A client recently told us that his Will is in his safe and that his relatives don’t know the combination.  He wanted to know if there was a form that he could fill out that would give them the power to get into the safe.  He said that he also kept a computer backup in the safe, so his relatives might also need a piece of paper that tells them which files to look at. At the time we spoke, he hadn’t shared this information with anyone.

This conversation pointed out what is perhaps obvious, but often not acted upon:  it isn’t enough to execute a Will and other advance directives, such as a Power of Attorney and Health Care Proxy. You also have to make your family and agents aware of these documents and leave them where they can be found. In our experience, our clients would make their passing much less stressful for their families by leaving a file or binder that includes not only their important papers, but also contains instructions for the steps they would want their family or executor to take following their death, such as the funeral home they prefer and wishes regarding burial, and even a list of local tradespeople, advisors, and friends that the family would not necessarily know.

To help you get started, we’ve compiled a list of legal documents that everyone should assemble in a file to guide their loved ones.  Many of these things will also be very helpful in the event of serious illness. And even if you are in perfect health, the sense of being organized will provide tremendous satisfaction. You can use your imagination to think of yet other instructions that will help your heirs. Our suggestions:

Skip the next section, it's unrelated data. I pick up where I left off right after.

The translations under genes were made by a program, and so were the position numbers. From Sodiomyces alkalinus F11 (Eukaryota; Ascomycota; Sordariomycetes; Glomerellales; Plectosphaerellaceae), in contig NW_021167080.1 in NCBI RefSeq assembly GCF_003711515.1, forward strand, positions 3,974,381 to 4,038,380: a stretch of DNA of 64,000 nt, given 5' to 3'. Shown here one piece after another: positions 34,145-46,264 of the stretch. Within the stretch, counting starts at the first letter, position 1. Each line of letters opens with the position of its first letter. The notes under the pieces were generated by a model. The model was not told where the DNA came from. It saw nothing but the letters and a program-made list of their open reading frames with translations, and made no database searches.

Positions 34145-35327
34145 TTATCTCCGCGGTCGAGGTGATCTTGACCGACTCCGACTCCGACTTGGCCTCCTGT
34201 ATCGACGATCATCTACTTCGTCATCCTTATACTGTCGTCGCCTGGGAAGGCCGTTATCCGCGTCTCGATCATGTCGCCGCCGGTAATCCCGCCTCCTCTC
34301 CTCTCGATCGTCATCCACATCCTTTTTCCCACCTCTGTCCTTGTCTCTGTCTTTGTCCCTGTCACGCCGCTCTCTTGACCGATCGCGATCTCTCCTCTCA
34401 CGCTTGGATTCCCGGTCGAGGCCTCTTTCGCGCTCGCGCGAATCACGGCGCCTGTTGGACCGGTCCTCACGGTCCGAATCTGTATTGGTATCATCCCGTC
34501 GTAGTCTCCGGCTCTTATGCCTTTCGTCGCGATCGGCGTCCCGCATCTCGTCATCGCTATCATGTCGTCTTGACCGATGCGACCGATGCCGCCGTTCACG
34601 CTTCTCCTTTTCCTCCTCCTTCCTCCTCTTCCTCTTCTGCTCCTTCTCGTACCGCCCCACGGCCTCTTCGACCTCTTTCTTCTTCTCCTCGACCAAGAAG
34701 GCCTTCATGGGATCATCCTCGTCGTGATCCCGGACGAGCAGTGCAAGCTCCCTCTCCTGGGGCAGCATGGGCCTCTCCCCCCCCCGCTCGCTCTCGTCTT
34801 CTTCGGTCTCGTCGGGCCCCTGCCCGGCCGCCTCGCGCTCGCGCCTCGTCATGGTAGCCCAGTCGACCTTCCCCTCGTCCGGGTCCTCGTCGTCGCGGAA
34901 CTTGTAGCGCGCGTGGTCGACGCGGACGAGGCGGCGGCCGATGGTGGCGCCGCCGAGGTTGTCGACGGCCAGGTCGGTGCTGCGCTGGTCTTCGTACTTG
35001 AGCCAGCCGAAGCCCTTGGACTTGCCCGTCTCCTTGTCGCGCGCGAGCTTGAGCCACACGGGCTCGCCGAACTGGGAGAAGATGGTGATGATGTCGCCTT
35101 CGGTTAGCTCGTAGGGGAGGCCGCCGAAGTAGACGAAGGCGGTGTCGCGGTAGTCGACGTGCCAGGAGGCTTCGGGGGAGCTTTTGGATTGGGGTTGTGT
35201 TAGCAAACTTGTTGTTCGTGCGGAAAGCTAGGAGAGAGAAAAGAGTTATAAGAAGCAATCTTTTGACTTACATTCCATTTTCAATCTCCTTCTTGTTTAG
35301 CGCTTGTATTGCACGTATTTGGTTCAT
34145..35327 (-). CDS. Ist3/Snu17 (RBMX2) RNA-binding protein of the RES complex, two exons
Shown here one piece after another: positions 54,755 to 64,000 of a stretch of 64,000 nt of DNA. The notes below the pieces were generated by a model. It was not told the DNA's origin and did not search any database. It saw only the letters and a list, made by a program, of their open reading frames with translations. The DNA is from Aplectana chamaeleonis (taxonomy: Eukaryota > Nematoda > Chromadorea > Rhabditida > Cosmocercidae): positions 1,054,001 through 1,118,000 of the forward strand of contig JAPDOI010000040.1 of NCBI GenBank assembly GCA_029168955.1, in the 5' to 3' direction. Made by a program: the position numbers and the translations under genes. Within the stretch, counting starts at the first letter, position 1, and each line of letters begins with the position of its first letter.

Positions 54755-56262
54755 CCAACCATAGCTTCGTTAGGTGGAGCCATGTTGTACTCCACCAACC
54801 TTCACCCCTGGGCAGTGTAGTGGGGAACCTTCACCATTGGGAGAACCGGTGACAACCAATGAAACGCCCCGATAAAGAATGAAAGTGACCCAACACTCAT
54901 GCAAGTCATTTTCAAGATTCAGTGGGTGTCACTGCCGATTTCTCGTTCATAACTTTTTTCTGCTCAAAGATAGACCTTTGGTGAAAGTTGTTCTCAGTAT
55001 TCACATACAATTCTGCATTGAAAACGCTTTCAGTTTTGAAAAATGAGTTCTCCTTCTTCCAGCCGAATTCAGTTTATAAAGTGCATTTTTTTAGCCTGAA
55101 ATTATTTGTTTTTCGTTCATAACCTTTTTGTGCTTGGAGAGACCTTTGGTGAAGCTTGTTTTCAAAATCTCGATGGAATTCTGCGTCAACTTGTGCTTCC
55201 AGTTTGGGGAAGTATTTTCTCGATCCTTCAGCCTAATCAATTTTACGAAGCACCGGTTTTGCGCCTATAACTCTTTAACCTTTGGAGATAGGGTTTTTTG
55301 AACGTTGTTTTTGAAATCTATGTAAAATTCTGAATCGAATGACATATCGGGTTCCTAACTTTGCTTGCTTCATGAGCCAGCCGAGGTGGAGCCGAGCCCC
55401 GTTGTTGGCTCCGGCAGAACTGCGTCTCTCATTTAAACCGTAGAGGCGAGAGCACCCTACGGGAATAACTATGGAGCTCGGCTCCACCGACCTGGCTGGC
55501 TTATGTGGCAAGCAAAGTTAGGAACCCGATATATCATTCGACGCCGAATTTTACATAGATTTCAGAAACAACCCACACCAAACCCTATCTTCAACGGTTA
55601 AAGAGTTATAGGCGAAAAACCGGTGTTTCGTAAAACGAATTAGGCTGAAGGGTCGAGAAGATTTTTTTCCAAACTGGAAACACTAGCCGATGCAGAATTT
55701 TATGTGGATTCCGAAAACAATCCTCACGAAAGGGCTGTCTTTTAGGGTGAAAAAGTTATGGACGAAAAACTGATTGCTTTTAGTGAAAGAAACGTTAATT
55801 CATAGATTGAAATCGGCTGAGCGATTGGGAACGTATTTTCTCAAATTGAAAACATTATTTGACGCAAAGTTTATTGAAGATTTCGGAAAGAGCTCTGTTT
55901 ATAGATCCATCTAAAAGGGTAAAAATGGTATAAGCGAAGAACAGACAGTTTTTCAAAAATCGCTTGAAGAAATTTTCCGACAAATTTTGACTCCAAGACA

• Last Will (and where original is located)
  • Power of attorney
  • Health Care Proxy
  • Living Will
  • Living Trust Agreement
  • Prepaid funeral arrangements and cemetery deeds
  • Birth certificate
  • Marriage license
  • Divorce papers
  • Passport
  • Safe deposit box information
  • Copies of deeds, title searches, and surveys of real property
  • Past tax returns
  • Loans you owe or owed to you
  • Bank names and checking, savings and other bank account information
  • Automobile or other vehicle titles and registrations
  • Stock and bond certificates, savings bonds
  • Life insurance policies and policy numbers, including who the beneficiaries are
  • Disability insurance policies and policy numbers
  • Brokerage statements
  • Retirement account information, including IRAs, pensions, 401(k)s, including who the beneficiaries are
  • Credit card numbers and credit reports, if available
  • Mortgage information
  • Passwords for computers, cell phones, email accounts and other online accounts
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If you have an elderly parent who might need to put these documents together, or you just want to find out what paperwork preparation they’ve already done, you might try to assemble the paperwork for yourself and then ask for their help. It might be easier for an elderly person if a child presents things not as a chore that he or she is being commanded to do, but as an instruction they need to give and an example they need to set.